Taking divine revelation as the foundation of knowledge, therefore, I affirm that certainty is possible. This is not the certainty of a Descartes, who begins with the self and proceeds to establish a body of truth based on finite human reason. Rather, it is the certainty of faith. Faith is the assurance of things hoped for, the conviction of things not seen. This is completely opposite of what the world thinks of faith. To most people, “faith” is belief in something that is absurd or at least not demonstrably true. This comes out in Dan Brown’s The Da Vinci Code, where Robert Langdon tells Sophie that all religions are built on fabrications, but it is the nature of faith to believe in spite of these fabrications. The Bible does not ask me to believe fabrications; it asks me to believe the truth and the One who is Truth (John 14:6). So faith is not a blind leap into the absurd; it is trust in a reliable Person.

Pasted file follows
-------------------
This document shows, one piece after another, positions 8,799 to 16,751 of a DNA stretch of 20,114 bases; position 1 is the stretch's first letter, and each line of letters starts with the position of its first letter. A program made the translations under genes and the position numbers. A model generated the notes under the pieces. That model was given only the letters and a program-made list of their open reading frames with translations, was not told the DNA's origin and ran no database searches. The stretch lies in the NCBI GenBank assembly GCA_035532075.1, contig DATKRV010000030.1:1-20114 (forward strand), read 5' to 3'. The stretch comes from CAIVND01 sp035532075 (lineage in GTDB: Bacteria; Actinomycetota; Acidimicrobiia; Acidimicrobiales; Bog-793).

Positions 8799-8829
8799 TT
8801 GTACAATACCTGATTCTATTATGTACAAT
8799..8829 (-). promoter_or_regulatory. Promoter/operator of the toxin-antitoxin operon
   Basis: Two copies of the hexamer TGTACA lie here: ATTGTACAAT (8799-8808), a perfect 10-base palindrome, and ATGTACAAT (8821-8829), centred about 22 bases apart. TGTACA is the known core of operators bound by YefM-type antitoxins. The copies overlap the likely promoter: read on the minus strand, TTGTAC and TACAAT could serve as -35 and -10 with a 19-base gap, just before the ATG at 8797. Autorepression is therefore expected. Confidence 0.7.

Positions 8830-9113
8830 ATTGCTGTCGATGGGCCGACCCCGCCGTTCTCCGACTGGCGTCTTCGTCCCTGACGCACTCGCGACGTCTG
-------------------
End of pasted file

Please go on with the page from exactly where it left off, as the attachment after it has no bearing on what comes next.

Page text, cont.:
I think this is where our society’s understanding of faith goes wrong. For most people, faith has to do with facts. Certain facts are either true or untrue, but “faith” accepts them as true even when they are demonstrably untrue. I think this is misguided because it confines faith to mere intellectual assent to the truth of a fact. Biblical faith, while not excluding facts, is trust in a Person whose nature and character have been revealed to us as truthful, reliable, and dependable. I may not have seen Jesus rise from the dead, but I believe what God has said concerning that fact because I know God to be truthful in what he says. Therefore, even when I do not have access to scientific demonstration of facts (such as the resurrection), I trust in the reliable testimony of the One who certifies those facts for me. I think of it this way: when I get on an airplane, I don’t have to know how everything works in order to put my faith in the pilot to get me to my destination safely. It doesn’t mean that the “facts” about how everything works are wrong, it just means that I don’t have personal access to them. I have entrusted them to a competent, trained pilot, whose credentials are known. My faith, then, ultimately rests on him or her. So it is in the Bible. We don’t believe because we see; we believe because the testimony we have received comes to us from a reliable Source, the one true and living God who cannot lie. Faith, then, can take the form of certainty when it is directed to the promises of God. Doubt is not something to revel in or be proud of; every time I see it in the Bible, it is explicitly contrasted with faith. “Oh, you of little faith; why did you doubt?” It wasn’t that the disciples had to see with X-ray vision the inner-workings of divine power evident in Jesus’ command over nature in order to believe. It was, rather, that they should have trusted in the Man they knew to be the Son of God. That is what it means to walk by faith and not sight.